But back to his tweet about U.S. aid and the 14,000 “civilians of Russian ethnicity,” here are the facts:

According to the Office of the United Nations High Commissioner for Human Rights, from April 14, 2014, to December 31, 2021, 14,400 conflict-related deaths were recorded in Ukraine. That includes 3,404 civilians, 4,400 Ukrainian armed forces and 6,500 “members of armed groups” – meaning Russia-backed forces.

The death toll for the Ukrainian military and Russia-backed fighters includes fatalities “resulting from imprudent handling of ammunition or weapons, road incidents, diseases, killings and suicides while on service in the conflict zone,” the U.N. says.

A road sign pierced by shrapnel stands at a new terminal of Donetsk Airport destroyed by shelling, in Donetsk, October 25, 2015. (Max Black/AP)
A road sign pierced by shrapnel stands at a new terminal of Donetsk Airport destroyed by shelling, in Donetsk, October 25, 2015. (Max Black/AP)

The United States did provide aid to Ukraine after Russia’s clandestine invasion in 2014, but only in reaction to Russian aggression, and not the other way around.

According to the U.S. State Department, since 2014, “the United States has provided more than $6.5 billion in security assistance for training and equipment to help Ukraine preserve its territorial integrity, secure its borders, and improve interoperability with NATO,” the U.S.-European defense alliance.

Since January 2021, the United States has pumped in $4.5 billion more to Ukraine to help it protect “sovereignty and territorial integrity.” Biden has asked the U.S. Congress for $33 billion more, with USA Today estimating that U.S. aid to Ukraine “could hit $53 billion.”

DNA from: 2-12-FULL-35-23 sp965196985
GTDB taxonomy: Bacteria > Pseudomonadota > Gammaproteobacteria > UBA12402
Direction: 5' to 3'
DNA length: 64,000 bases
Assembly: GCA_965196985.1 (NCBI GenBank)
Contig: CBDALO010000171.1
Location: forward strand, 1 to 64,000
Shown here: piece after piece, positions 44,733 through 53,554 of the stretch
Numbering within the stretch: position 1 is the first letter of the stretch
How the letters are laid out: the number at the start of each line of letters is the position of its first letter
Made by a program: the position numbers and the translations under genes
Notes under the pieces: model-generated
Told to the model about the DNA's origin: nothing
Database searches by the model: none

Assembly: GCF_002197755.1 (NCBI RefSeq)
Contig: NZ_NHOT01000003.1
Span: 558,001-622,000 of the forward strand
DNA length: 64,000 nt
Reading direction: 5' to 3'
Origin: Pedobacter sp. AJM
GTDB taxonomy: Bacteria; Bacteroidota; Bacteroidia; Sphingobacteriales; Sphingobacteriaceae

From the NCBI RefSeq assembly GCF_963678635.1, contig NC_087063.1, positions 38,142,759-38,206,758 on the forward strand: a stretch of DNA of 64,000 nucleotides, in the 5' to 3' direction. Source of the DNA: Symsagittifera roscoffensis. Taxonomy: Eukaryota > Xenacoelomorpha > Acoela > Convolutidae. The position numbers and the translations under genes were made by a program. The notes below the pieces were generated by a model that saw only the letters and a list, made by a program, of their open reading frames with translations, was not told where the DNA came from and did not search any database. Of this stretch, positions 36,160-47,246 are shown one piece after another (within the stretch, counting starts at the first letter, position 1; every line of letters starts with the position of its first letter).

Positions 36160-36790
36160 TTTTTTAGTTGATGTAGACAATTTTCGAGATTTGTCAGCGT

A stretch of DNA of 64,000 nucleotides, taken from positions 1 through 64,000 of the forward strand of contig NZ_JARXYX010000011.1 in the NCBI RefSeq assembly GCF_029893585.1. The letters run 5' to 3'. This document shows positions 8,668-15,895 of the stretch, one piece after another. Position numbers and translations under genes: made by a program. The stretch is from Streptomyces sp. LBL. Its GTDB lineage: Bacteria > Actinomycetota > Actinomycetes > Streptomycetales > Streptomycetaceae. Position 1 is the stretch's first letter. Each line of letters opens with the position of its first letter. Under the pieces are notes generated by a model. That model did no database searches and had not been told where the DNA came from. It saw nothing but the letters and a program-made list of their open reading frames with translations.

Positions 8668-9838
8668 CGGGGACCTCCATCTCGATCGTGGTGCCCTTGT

The United States has long tried to avoid such an escalation, however, and only signed off on selling anti-tank missiles to Ukraine in March 2018 – roughly four years after Russia annexed Crimea and seeded the conflict in Ukraine’s east.

As the Voice of America reported at the time, Ukraine had been asking the United States for lethal military aid since 2014, “but the Obama administration offered only training and support equipment rather than contribute to escalated violence.”

While Russia long denied it was directly operating inside Ukraine territory, the Buk-TELAR missile system used to shoot down Malaysia Airlines Flight MH17 over eastern Ukraine on July 17, 2014, was delivered to Ukraine from Kursk, Russia, by the Russian Army’s 53rd Anti-Aircraft Missile Brigade. (The subsequent crash killed all 298 people on board. Russia undermined the investigation.)

Ukraine maintains that nine Russian army battalion tactical groups intervened in the August 2014 Battle of Ilovaisk, leading to a large loss of life on the Ukrainian side.

Russia denied it, but researchers, journalists and open-source investigators have provided evidence ​that Russian combat forces participated in the fight. That includes documentation showing that military hardware deployed in the battle was only used by Russian military.

In December 2021, New Zealand’s top court ruled that Dotcom could be extradited, but the final decision remains in the hands of the country’s Justice Minister.